Taking Benjamin out, we get a good number of looks and sweet comments. Most comments consist of “bless his heart,” “such an angel,” and “I’ll be praying for you.”. None of this bothers me. Maybe it’s because of my ten years working with kids of different abilities, and maybe it’s because I am so happy and proud of Benjamin that I could really care less. No one has every tried to be rude, just curious. Most times I smile, or make a silly comment once they are out of sight like “yes, he has a tube out of his neck…we are aware.” (Always with a smile, never upset or angry)
One misconception is that Benjamin is “sick.” I feel like I never respond appropriately when people mention the word “sick” when talking about Benjamin. He has been sick and in the hospital before, but on a normal day, Benjamin is not “sick.” People avoid “sick” people. “Sickness” many times is contagious. Benjamin is a happy, and growing little boy. Without the vent and wheelchair, Benjamin looks healthier than many kids his age.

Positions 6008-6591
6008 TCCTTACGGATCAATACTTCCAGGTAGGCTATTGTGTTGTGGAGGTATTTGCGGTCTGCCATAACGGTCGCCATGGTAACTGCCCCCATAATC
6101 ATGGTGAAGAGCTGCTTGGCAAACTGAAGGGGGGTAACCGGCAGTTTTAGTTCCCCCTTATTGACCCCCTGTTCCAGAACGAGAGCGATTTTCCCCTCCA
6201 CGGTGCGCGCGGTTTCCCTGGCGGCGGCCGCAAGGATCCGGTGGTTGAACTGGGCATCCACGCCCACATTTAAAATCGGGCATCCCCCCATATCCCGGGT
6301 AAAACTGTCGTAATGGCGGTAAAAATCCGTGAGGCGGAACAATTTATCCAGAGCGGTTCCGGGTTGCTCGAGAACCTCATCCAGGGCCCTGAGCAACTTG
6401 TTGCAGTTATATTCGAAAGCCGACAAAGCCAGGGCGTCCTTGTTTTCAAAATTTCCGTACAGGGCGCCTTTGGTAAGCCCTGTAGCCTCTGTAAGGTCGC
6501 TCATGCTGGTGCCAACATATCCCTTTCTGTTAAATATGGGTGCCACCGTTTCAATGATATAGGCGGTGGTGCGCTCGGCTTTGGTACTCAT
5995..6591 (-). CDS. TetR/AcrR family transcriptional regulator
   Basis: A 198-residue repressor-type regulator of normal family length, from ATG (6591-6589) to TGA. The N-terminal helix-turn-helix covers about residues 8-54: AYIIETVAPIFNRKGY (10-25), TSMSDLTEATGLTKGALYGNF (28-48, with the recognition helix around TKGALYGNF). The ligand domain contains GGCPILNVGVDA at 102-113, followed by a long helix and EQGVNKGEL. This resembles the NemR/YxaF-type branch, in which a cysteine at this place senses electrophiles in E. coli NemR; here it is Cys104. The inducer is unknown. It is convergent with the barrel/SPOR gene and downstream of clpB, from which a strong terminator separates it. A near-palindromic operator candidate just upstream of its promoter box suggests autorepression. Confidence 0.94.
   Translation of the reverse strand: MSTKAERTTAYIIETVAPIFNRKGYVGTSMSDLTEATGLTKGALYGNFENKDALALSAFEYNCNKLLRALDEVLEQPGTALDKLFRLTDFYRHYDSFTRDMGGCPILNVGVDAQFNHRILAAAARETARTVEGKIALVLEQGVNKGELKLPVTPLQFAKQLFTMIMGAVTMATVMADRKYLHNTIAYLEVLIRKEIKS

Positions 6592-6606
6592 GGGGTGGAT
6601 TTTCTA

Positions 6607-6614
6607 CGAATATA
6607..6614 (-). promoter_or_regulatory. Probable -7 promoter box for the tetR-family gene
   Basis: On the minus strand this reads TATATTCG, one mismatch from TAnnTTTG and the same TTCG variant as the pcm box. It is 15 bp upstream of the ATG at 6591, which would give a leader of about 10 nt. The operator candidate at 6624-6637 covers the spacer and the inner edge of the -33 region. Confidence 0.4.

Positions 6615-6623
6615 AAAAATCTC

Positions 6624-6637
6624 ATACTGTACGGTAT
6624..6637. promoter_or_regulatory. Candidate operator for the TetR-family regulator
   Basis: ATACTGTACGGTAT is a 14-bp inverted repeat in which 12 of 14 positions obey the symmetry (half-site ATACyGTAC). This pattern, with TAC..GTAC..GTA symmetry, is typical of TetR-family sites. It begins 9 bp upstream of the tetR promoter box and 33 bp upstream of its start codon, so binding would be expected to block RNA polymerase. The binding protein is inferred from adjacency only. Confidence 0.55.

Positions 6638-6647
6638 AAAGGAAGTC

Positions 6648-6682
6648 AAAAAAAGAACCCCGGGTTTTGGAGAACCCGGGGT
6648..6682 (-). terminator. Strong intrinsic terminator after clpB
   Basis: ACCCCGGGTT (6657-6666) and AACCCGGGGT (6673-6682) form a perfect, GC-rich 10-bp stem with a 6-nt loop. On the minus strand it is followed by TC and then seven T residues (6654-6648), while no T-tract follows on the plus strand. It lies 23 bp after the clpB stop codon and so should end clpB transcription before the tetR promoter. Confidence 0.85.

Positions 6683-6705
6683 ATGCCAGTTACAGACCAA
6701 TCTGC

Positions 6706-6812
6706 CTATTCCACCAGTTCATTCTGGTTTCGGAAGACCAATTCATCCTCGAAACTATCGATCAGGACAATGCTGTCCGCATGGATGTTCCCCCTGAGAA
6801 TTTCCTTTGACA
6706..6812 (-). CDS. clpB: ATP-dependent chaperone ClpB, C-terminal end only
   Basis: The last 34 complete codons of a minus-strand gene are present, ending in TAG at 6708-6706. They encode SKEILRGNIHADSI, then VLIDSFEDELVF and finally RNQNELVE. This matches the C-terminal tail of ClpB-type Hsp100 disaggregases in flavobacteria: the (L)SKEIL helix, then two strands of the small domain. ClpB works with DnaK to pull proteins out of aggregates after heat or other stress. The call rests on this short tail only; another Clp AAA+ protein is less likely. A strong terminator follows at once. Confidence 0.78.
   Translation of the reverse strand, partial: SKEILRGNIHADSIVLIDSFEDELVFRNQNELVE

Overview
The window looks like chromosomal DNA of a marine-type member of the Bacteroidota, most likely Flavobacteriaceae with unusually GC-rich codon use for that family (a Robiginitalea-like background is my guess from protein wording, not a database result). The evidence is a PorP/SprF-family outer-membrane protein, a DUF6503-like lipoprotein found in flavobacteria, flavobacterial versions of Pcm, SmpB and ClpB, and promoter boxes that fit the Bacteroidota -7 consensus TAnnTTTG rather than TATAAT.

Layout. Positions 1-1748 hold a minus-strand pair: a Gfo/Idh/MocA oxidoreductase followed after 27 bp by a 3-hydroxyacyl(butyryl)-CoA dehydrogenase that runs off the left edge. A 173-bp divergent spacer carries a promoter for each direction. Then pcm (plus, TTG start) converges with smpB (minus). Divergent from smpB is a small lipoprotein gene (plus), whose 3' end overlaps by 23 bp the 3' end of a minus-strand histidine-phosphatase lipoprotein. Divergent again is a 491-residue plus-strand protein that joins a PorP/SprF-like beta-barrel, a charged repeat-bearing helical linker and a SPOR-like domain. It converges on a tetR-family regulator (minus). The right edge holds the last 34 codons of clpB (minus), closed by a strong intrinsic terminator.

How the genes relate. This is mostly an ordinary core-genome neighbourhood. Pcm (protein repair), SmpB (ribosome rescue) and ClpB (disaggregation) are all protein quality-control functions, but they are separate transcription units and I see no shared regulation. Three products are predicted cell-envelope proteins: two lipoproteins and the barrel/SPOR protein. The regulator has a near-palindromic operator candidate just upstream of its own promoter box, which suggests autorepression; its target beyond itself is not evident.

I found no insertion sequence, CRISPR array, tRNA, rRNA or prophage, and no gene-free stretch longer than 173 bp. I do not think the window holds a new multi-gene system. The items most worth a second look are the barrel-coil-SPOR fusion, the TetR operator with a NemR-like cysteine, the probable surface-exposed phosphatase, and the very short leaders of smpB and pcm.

Yesterday was the second time that I felt as though I should have been more prepared for an answer, but I was a little caught off guard. While waiting for an ultrasound, a nice (but a little nosey) gentleman asked, “what’s wrong with him?” I replied (smiling) that he had a rare genetic disorder with quite a list to follow. I sat there, angry at my answer, wishing and knowing I should have replied “nothing.” I know he didn’t mean to be rude, but there is “nothing” “wrong” with Benjamin. What if I would have said, “what’s wrong with you?” (He was the one sitting in pants and a hospital gown.) We all have our issues, some are just more visible than others. I know the gentleman didn’t mean any harm, but I think we should all work on changing the perception that there is something “wrong” with Benjamin and people with different abilities. He is perfect to God and he is perfect to us.